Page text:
On Leopold and Loeb
And now we have another case of our over-intellectualized civilization running amuck. A thirteen-year-old school boy is dead and two families are heart-broken over one of the most appalling incidents known to the criminal history of the New World.
Two college students, in the Middle West, kidnaped young Robert Franks, according to their own confession, and murdered him in cold blood, entirely for the sake of a "thrill." The defense, according to newspaper dispatches, is rallying its forces around a new plea, "dementia jazz-mania," in order to free the confessed murderers.
All the while, the people of the world and especially of the United States wait with intense interest to see what the outcome of the trial will be. The two young murderers, both of whom are described as "intellectually brilliant" come from extremely wealthy families. They await the findings of the court confident that they will be cleared, or at least let off with mild sentences. One of them is said to be "cocky"--sneeringly content that his punishment will be side-stepped. Unfortunately, he has some foundation in past history for his confidence.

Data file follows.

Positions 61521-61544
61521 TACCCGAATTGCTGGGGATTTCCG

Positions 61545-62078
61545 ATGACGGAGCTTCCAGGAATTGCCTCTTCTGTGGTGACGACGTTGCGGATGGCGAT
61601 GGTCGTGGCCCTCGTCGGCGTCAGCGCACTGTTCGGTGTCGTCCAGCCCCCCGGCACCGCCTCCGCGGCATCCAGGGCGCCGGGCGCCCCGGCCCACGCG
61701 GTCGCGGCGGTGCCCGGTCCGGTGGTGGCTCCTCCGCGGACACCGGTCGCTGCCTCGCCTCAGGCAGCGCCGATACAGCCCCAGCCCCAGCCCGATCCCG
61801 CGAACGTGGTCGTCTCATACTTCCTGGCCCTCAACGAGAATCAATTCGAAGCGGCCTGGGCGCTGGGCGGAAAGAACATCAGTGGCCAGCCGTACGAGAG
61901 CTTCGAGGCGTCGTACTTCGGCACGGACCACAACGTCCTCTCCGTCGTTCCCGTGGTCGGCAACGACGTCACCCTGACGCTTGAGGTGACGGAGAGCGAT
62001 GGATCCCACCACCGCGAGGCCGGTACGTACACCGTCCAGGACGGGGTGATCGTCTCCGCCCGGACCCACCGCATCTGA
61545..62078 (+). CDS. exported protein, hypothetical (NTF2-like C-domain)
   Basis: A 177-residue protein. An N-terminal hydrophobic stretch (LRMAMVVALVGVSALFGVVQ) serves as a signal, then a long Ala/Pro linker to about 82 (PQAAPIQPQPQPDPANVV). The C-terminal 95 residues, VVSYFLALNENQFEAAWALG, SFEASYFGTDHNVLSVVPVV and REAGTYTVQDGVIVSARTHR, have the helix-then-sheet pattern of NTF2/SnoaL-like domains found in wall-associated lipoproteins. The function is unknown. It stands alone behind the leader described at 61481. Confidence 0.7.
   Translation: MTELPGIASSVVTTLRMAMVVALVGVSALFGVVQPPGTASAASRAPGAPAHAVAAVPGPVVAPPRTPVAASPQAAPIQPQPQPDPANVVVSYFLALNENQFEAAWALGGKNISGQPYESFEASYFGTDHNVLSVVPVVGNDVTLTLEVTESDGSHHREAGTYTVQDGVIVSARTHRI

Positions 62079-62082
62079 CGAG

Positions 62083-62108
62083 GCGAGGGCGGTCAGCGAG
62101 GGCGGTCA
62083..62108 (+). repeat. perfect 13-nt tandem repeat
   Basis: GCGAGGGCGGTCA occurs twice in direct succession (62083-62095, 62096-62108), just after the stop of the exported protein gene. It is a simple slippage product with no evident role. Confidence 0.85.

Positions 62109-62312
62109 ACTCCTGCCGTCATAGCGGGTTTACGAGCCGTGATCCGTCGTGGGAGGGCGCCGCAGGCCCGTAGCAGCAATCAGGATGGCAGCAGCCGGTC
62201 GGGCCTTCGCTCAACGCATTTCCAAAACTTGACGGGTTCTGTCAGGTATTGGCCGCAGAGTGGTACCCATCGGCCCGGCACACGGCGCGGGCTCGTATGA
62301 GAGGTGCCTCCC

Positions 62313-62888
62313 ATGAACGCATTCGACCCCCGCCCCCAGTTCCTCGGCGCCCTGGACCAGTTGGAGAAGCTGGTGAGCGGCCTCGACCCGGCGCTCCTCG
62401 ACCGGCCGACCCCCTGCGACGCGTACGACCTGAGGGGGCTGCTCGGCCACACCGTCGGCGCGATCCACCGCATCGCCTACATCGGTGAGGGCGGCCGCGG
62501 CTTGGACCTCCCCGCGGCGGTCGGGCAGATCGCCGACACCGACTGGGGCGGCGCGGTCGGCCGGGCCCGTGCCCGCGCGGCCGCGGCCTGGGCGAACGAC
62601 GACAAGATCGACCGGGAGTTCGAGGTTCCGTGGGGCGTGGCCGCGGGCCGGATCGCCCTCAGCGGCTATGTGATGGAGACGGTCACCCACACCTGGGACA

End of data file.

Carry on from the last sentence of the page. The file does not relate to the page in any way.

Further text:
Under the law of the state in which the case is to be tried, capital punishment could be meted out to the slayers in spite of the fact that they are not of age. Although neither of the young men is 21, both of them are old enough yet seemingly not mature enough to realize the enormity of the crime they committed.
And so, in the last analysis, the whole thing goes back, not entirely to the murderers themselves not to the parents, but to our civilization and system of education. Our system of education, whereby a man's mind his intellect--is developed at the expense of his physical and moral strength.
If the body and soul are not hurtured and developed apace with the mind, there can be no balance. Without balance, ideals are formed on an uncertain basis and we cannot be sure that atrocities, even worse than the one in hand, will not be committed more frequently in the future. The leaders of tomorrow must have trained minds, but these minds should not be developed at the expense of a moral sense. Intellects which know nothing of human experiences cannot help being warped and twisted. THE DAILY PALO ALTO, Stanford University.